WAG Round off, hollow body position?

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melissaallen59425

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Mar 1, 2022
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This sort of touches on my last question. I am trying to work on the round off. During the gymnastics round off,
(a) should a person get into a "hollow body position", which includes sucking in/squeezing the abs and squeezing the glutes?
(b) if so, when should an athlete start the hollow body position of squeezing the glutes? When the hands are still on the ground like the first picture below? Or when their hands are off the ground, and they are in mid air? When is a good location timing if any?


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Eabey82

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Jan 27, 2022
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anyone know answer for this?
I am not an expert.. but in the two images posted in a gym- do you see how she is piking down? That shouldn't be happening.
The legs are not super squeezed
Also look at how the arms are forward instead of up.

I'd say:
- Block harder and faster
- Lunge bigger
- squeeze legs
- close legs a little later
 
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JBS

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I have to say... while we do teach a "hollow" and make the athletes strong in this position... we really don't do much of it in the round off. We definitely teach our athletes to pike. See the image of Simone in a round off below...

Screen Shot 2022-03-16 at 10.37.53 AM.png


The difference is going to be the amount of power and the timing of the snap in the first place. You will notice that Simone doesn't snap until after she has passed vertical.
 

Geoffrey Taucer

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I think "hollow" is a position that tends to get emphasized more than necessary. The goal is just to get the feet scooped under far and fast, and while this uses the same muscles that you use for a hollow, I think focusing on getting the feet in front tends to produce better results than aiming specifically for a hollow position.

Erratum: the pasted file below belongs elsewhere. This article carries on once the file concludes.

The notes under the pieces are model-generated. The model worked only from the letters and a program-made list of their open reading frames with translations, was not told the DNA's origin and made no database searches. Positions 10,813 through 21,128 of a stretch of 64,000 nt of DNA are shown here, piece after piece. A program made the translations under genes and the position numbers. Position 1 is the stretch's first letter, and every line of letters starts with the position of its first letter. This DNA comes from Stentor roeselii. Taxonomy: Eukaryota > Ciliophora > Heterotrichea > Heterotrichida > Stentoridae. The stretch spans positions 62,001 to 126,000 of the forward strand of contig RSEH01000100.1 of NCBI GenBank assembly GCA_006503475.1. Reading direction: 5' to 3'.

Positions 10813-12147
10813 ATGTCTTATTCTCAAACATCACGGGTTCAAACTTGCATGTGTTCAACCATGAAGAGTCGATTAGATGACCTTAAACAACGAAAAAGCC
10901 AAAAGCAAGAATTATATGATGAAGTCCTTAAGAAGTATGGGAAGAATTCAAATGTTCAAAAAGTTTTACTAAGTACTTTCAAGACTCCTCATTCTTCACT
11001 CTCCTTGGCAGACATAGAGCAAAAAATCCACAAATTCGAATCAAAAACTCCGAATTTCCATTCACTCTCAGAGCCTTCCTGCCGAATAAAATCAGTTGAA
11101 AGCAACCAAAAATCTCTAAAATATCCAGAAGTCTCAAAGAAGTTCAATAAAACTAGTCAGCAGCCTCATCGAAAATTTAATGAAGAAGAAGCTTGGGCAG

I think the easiest way to learn the landing of a roundoff properly is to learn a backhandspring first. It seems kind of backwards, but the correct positions are much more intuitive in a backhandspring, which then makes them more intuitive in a roundoff.

Rather than trying to explain the landing positions by text, I'm gonna link to a video of a clinic I did at woodward a couple years back which focused almost entirely on optimizing the landing position for roundoffs and backhandsprings:
 

JBS

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I think the easiest way to learn the landing of a roundoff properly is to learn a backhandspring first. It seems kind of backwards, but the correct positions are much more intuitive in a backhandspring, which then makes them more intuitive in a roundoff.

100% agree.

I love Woodward... haven't been there in a long time.
 
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JBS

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The video I linked in the other thread is basically the same approach we take on roundoffs. We also teach everyone to whip as soon as possible too... seems to help greatly with the roundoff as well.

At about 3 minutes... all the rolling into BHS...

 

ProudGymnast

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Feb 16, 2021
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To piggyback off this roundoff form thread-

Two of the gymnasts I am coaching roundoff with their feet apart in the landing, which was not noticeable until they connected it with their back-handsprings behind it (think squatting from roundoff into their back-handspring). The other coach and I stopped that connection on spring floor, although they have it strong, until they fix their roundoff form so we are not encouraging bad habits. So far we have been doing roundoffs with good form, pause, backhandspring, and they have fine form in that. Same for power hurdle ro bhs, but then they run into it and boom, feet apart, knees bent. Anyone have drill ideas, or any ideas at all, to fix this?
 

Geoffrey Taucer

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To piggyback off this roundoff form thread-

Two of the gymnasts I am coaching roundoff with their feet apart in the landing, which was not noticeable until they connected it with their back-handsprings behind it (think squatting from roundoff into their back-handspring). The other coach and I stopped that connection on spring floor, although they have it strong, until they fix their roundoff form so we are not encouraging bad habits. So far we have been doing roundoffs with good form, pause, backhandspring, and they have fine form in that. Same for power hurdle ro bhs, but then they run into it and boom, feet apart, knees bent. Anyone have drill ideas, or any ideas at all, to fix this?
I'd look for intermediate steps between doing it from a power hurdle and doing it from a run.

How's it look from a fall-step? One step and a hurdle? Two steps and a hurdle? etc
 
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